US LBM sales statistics for 2016

US LBM, the nation's fifth-biggest pro-oriented dealer, signaled it's back in a buying mood today with its announcement that it has acquired Myrtle Beach Building Supply, a two-yard operation in South Carolina. It's the first deal for US LBM in 15 months.

Founders Bobby Smith and Joe Jenkins will remain with Myrtle Beach Building Supply, which has operations in Murrells Inlet and Little River in the Palmetto State's Grand Strand area and is adjacent to one of North Carolina's fastest-growing counties. Smith will stay on as president.

Myrtle Beach Building Supply sells roofing, siding, windows, doors, hardware, fasteners, and trusses, primarily to custom build builders and remodelers. "We believe this new partnership further improves our competitive position in the expanding Southeast construction market and complements our strategy of adding local market leaders with long-standing customer relationships to our portfolio," US LBM president and CEO L.T. Gibson said in a news release. The announcement pointed out that today's news means US LBM now has eight facilities in the Carolinas.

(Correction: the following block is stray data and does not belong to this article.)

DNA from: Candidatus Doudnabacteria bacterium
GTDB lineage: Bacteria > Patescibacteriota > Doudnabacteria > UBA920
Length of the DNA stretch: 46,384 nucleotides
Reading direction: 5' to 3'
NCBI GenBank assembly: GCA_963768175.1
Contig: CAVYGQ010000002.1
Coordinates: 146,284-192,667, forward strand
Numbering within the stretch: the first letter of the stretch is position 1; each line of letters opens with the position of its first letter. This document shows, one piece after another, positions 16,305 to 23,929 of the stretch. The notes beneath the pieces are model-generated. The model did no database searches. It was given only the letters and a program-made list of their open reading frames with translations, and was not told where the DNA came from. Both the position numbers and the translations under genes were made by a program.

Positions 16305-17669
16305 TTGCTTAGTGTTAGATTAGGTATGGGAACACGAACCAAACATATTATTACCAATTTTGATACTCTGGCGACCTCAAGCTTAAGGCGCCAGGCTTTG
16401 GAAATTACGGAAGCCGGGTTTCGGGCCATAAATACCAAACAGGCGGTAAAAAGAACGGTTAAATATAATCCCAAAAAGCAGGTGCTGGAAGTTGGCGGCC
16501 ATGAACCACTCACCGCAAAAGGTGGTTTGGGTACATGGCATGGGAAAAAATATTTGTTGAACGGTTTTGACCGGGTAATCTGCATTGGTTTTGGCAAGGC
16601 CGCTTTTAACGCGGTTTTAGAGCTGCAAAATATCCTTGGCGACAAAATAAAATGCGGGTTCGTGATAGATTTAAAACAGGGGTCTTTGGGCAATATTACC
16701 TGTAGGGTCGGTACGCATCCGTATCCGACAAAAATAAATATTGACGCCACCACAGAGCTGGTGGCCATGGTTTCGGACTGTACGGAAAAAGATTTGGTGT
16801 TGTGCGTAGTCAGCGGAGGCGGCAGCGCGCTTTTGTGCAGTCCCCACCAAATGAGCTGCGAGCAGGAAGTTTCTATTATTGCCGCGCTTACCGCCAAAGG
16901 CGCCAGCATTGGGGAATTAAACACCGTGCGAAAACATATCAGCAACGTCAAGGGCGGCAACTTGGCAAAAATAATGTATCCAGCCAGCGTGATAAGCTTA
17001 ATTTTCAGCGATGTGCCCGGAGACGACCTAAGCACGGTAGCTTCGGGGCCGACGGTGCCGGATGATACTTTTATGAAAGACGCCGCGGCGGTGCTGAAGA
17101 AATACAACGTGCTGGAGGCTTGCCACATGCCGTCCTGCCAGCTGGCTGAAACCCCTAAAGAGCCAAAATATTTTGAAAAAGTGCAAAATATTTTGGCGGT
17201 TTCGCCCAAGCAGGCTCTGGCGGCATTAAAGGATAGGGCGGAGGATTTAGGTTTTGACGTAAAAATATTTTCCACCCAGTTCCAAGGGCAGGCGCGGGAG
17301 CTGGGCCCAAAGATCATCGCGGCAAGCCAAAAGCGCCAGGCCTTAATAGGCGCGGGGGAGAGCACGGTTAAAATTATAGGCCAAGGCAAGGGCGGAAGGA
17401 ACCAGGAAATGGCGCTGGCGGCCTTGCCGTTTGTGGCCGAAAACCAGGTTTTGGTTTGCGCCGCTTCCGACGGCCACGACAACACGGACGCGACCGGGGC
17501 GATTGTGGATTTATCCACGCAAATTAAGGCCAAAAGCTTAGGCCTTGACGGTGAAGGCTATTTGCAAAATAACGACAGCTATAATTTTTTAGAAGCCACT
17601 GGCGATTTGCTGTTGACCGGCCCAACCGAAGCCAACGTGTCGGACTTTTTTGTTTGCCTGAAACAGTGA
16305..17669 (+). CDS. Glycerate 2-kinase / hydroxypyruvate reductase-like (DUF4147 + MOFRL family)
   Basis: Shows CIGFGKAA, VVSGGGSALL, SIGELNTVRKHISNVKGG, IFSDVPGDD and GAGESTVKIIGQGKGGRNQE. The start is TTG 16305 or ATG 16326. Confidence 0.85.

This appears to be the first acquisition for US LBM since its Feb. 1, 2017, deal for Arkansas-based Ridout Lumber, at that time the No. 31 company on the ProSales 100. Today's announcement comes just nine days before the one-year anniversary of the registration statement US LBM filed to signal its intentions to move from privately owned to publicly traded status.

Since then, US LBM has filed a number of supplemental registration statements that have provided insights into its operations and finances. The March 23 update indicated the Buffalo Grove, Ill.-based firm swung to a $1.2 million net profit in the fourth quarter on an 11.2% rise in sales to $786.8 million. It finished the year $10.9 million in the red compared with 2016's $47.7 million net loss. The company's updated S-1 registration statement in advance of an initial public offering didn't give quarterly numbers. The numbers reported here are based on subtracting the nine-month numbers from the latest full-year figures.